“Science is our way of describing — as best we can — how the world works.
- The world, it is presumed, works perfectly well without us.
- Our thinking about it makes no important difference.
- It is out there, being the world.
- We are locked in, busy in our minds.
And when our minds make a guess about what’s happening out there, if we put our guess to the test, and we don’t get the results we expect, as Feynman says, there can be only one conclusion: we’re wrong.
The world knows. Our minds guess. In any contest between the two, The World Out There wins. It doesn’t matter, Feynman tells the class, “how smart you are, who made the guess, or what his name is, if it disagrees with the experiment, it is wrong.”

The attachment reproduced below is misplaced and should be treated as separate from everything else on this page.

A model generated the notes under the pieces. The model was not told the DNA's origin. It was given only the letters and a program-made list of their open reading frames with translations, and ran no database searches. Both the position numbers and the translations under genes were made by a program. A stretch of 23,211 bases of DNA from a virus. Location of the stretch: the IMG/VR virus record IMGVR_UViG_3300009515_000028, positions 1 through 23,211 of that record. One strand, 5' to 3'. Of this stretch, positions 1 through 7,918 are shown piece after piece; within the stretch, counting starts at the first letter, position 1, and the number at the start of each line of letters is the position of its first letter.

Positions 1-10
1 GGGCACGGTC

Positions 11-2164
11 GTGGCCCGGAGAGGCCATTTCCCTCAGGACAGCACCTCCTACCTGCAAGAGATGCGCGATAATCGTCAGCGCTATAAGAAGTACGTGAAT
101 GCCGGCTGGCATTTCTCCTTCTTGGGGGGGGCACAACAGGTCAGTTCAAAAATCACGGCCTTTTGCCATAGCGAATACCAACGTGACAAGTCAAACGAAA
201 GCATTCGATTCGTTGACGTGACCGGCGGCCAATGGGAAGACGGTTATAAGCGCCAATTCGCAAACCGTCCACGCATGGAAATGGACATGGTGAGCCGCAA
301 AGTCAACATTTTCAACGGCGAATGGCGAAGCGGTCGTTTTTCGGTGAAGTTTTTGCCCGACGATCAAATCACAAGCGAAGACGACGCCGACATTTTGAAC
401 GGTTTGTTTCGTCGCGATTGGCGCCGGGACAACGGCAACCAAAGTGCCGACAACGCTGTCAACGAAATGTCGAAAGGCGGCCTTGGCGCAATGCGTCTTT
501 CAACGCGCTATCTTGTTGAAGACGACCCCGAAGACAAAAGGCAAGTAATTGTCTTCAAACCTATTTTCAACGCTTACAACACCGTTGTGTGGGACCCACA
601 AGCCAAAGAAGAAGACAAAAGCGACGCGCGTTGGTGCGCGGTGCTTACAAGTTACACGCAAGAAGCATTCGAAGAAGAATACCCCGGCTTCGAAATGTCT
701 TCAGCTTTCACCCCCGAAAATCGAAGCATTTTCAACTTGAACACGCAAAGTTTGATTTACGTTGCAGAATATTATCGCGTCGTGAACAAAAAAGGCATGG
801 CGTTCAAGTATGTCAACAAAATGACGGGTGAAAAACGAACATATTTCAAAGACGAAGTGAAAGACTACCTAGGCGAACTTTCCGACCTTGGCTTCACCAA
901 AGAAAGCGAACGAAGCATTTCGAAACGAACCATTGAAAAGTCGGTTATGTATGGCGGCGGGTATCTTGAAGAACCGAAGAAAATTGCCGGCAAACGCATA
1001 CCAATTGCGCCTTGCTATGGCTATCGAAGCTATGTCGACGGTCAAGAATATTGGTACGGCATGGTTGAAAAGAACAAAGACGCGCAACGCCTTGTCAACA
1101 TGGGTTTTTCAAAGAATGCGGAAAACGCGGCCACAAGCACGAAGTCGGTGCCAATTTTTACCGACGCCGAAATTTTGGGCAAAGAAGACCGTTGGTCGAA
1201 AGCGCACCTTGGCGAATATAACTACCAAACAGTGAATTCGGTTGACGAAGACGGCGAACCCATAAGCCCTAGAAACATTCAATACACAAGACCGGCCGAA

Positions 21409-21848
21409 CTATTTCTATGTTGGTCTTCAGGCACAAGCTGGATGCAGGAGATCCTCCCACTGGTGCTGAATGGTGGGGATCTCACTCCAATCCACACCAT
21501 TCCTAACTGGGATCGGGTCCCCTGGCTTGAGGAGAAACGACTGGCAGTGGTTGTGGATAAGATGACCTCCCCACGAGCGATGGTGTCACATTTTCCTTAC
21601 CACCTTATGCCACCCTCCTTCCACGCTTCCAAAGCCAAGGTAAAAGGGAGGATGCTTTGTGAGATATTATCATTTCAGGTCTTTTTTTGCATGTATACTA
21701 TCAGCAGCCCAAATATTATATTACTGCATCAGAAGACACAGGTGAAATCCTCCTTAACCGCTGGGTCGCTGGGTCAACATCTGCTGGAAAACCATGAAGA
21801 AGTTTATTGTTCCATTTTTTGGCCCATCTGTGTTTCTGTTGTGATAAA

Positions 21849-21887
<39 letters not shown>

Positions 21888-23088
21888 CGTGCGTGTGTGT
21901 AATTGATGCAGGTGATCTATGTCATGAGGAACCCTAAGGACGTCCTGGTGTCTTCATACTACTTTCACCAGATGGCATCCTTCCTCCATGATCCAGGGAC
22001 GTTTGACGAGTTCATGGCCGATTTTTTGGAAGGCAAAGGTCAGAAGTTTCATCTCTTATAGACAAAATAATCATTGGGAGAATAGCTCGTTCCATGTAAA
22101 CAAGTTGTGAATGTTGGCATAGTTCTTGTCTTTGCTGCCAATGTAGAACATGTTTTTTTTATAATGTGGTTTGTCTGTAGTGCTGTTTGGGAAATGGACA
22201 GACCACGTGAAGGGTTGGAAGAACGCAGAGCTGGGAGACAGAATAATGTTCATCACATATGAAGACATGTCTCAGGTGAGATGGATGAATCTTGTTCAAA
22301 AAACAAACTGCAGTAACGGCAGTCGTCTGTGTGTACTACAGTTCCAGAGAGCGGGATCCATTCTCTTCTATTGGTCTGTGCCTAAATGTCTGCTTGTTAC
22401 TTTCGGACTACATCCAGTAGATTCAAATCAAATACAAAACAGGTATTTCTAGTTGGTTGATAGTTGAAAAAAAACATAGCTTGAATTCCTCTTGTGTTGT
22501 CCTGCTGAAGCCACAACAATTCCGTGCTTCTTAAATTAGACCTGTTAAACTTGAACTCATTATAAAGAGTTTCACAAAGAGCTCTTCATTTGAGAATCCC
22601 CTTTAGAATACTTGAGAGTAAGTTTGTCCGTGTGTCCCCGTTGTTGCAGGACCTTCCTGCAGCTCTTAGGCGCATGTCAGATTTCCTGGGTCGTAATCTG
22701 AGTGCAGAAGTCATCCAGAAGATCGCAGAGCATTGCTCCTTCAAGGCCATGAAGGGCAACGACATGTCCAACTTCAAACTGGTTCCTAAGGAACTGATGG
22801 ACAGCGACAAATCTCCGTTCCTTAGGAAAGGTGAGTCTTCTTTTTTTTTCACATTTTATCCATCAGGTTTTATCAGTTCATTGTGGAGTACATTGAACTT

This view is based on an almost sacred belief that the ways of the world are unshakeable, ordered by laws that have no moods, no variance, that what’s “Out There” has no mind. And that we, creatures of imagination, colored by our ability to tell stories, to predict, to empathize, to remember — that we are a separate domain, creatures different from the order around us.
We live, full of mind, in a mindless place. The world, says the great poet Wislawa Szymborska, is “inhuman.” It doesn’t work on hope, or beauty or dreams. It just…is.”